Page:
Stage 4: This under-reporting perpetuates donors’ unrealistic expectations. A Better Business Bureau’s Wise Giving Alliance Survey (2001) found that donors ranked overhead ratio and financial transparency more important than program success in determining their willingness to give. That’s an old study, but I doubt things have changed very much.

Stage 5: Under-reporting is so common and often so extreme that donors lose confidence in the data provided by nonprofits. When there is a fundamental disconnect between donor expectations and organizational realities, you’re heading for trouble if you allow it to continue without addressing it.

So how do organizational representatives speak to the issue and make the case for a more robust investment in administration and fundraising—that is, a lower Tooth-to-Tail Ratio.

FOUR POTENTIAL APPROACHES

1. Be blatantly deceptive, justifying the misreporting in the name of a good cause. That’s not a good option. There’s an old saying, “Your sins will find you out.” Reporting inconsistencies will eventually find their way to the surface. Major donors, particularly business leaders, try to be highly efficient decision-makers. They’re reluctant to revisit a decision already made. And so, once they consider a fundraiser to be less than straightforward, it’s very hard to undo that impression.

2. Be illusive. With this approach organizational reporting is not technically false; it just doesn’t provide important details. When a salesperson or fundraiser seems to be talking around the whole truth, I’ll ping them with a few questions, providing an open door to be a little more straightforward. If they continue to equivocate, I may form an opinion that’s not easily revisited or reversed.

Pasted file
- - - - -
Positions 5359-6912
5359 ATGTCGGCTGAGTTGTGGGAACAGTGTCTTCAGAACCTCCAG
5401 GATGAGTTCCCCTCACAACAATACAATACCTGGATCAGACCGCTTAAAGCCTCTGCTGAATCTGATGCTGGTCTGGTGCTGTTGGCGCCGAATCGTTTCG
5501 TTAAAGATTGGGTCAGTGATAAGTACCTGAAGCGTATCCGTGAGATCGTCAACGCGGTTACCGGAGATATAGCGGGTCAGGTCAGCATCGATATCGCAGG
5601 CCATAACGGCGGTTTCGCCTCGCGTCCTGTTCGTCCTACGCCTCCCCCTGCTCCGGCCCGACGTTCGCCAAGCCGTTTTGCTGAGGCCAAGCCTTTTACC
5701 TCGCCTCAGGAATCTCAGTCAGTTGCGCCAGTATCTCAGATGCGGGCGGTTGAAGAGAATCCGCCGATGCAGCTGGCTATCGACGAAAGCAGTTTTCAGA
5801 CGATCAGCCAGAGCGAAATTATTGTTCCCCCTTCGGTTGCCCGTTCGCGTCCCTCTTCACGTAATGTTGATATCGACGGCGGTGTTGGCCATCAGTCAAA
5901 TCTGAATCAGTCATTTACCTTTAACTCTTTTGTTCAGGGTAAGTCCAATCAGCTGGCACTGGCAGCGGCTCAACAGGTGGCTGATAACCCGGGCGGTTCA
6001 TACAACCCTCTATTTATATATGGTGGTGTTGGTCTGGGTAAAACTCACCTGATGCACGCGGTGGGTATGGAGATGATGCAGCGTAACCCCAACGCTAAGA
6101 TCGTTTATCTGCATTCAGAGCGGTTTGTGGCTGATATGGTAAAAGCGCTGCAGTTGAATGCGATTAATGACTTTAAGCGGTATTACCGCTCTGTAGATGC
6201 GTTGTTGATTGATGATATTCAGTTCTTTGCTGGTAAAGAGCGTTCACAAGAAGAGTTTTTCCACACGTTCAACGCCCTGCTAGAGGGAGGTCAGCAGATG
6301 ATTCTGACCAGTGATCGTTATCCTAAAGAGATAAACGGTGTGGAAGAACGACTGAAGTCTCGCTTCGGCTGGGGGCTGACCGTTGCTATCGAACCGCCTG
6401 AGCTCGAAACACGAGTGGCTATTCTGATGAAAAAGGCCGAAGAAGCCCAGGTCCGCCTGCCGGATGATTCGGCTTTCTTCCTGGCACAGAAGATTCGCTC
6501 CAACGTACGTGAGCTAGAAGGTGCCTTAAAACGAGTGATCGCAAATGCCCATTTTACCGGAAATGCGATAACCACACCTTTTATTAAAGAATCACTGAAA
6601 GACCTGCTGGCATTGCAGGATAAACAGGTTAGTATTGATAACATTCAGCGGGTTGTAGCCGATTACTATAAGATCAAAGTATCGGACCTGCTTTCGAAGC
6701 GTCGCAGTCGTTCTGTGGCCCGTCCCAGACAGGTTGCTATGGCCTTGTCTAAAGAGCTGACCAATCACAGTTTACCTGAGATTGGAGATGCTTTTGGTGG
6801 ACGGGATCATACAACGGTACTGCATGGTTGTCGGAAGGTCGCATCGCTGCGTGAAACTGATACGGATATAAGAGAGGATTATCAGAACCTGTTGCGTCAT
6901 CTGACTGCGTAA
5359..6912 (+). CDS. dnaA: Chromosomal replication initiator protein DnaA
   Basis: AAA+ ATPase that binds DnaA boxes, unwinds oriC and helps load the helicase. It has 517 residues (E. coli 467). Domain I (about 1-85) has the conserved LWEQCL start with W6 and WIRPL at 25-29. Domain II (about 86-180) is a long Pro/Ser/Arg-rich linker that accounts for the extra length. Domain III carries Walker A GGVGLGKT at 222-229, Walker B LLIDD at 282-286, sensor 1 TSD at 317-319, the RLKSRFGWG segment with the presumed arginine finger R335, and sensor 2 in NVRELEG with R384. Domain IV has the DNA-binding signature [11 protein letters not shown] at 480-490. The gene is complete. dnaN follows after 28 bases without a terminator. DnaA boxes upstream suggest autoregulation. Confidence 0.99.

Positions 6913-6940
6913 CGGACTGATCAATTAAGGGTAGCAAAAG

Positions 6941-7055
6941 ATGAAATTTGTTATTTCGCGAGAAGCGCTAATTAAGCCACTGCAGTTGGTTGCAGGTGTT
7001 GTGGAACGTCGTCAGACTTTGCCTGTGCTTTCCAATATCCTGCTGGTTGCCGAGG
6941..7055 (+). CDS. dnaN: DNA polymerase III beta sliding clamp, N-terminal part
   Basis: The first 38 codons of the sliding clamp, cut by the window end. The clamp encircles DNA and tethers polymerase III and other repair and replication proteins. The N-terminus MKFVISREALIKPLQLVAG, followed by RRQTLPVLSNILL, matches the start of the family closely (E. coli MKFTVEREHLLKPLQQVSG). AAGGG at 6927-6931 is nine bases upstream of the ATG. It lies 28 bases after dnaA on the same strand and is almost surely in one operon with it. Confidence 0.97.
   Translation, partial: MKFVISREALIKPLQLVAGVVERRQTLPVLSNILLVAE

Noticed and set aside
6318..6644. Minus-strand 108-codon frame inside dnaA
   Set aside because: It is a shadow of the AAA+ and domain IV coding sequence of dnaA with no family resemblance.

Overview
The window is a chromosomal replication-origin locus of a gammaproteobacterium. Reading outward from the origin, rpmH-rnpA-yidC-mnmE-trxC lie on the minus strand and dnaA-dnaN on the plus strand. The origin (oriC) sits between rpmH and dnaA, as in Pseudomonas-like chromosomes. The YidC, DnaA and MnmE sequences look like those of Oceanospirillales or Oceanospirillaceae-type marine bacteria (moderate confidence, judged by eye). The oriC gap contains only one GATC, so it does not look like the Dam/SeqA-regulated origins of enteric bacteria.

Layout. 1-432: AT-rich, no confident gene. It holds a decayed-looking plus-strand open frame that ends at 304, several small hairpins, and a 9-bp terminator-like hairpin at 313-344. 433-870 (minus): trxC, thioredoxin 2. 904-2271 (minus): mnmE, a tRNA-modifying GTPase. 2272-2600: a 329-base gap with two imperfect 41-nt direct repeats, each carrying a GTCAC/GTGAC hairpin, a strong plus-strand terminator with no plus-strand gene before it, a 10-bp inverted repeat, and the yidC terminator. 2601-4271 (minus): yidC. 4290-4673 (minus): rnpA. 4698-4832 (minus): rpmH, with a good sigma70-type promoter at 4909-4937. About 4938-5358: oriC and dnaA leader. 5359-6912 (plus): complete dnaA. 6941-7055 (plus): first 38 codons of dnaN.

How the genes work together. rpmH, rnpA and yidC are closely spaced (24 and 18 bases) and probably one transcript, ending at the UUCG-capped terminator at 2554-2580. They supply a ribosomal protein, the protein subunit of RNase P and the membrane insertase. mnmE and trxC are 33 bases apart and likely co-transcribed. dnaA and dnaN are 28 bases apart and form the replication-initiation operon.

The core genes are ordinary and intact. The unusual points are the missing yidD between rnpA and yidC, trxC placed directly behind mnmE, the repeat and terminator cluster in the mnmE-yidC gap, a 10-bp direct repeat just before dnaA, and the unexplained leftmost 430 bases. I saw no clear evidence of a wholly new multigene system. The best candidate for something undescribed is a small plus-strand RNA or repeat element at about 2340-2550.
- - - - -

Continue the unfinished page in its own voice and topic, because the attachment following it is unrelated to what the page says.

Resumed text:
You need to be straightforward, credible, and ready to make the case for a lower Tooth-to-Tail Ratio.

3. Be straightforward. That doesn’t mean telling all the good and bad to every donor on every visit or in every publication. But when donors (particularly strategic donors) begin to ask probing questions about percentages, you need to be straightforward, credible, and ready to make the case for an appropriate Tooth-to-Tail Ratio.

4. Focus on outcomes. The Form 990 data (if reported accurately) can tell you a bit about an organization’s EFFICIENCY but nothing about its EFFECTIVENESS. Feeling the pressure to minimize admin and fundraising expenses (actual or reported), many nonprofits lose sight of the most important thing—accomplishing their mission.

In the final analysis, nothing matters but mission effectiveness.

Strategic donors focus on outcomes, almost never on percentages. They understand the difference between efficiency and effectiveness metrics. And as I said earlier, a key to long-term mission effectiveness is finding that sweet spot in the nonprofit Tooth-to-Tail Ratio.

There’s a continuing-education component to donor relations. Every visit is an opportunity to increase donor awareness, involvement, and understanding of how a nonprofit works most effectively. If, however, the organization is under-invested in admin and fundraising, those visits never take place.

So, focus less on Form 990 percentages as a key motivator and make organizational outcomes your primary focus with donors. In the final analysis, nothing matters but mission effectiveness.

Eddie Thompson, Ed.D.

Copyright 2015, R. Edward Thompson

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2 Responses to NONPROFIT OVERHEAD: Making the Case for a Sustaining Tooth-to-Tail Ratio

  1. rjshort says:

    Eddie

    You are likely very familiar with this but just in case here is an interesting link. https://wallethub.com/edu/most-and-least-charitable-states/8555/

    Blessings

    Randy

  2. Pingback: A GENERAL THEORY OF FUND-DEVELOPMENT: Five Decisions that Keep Your Organization on the Front Side of the Momentum Curve | The Fundraising Executive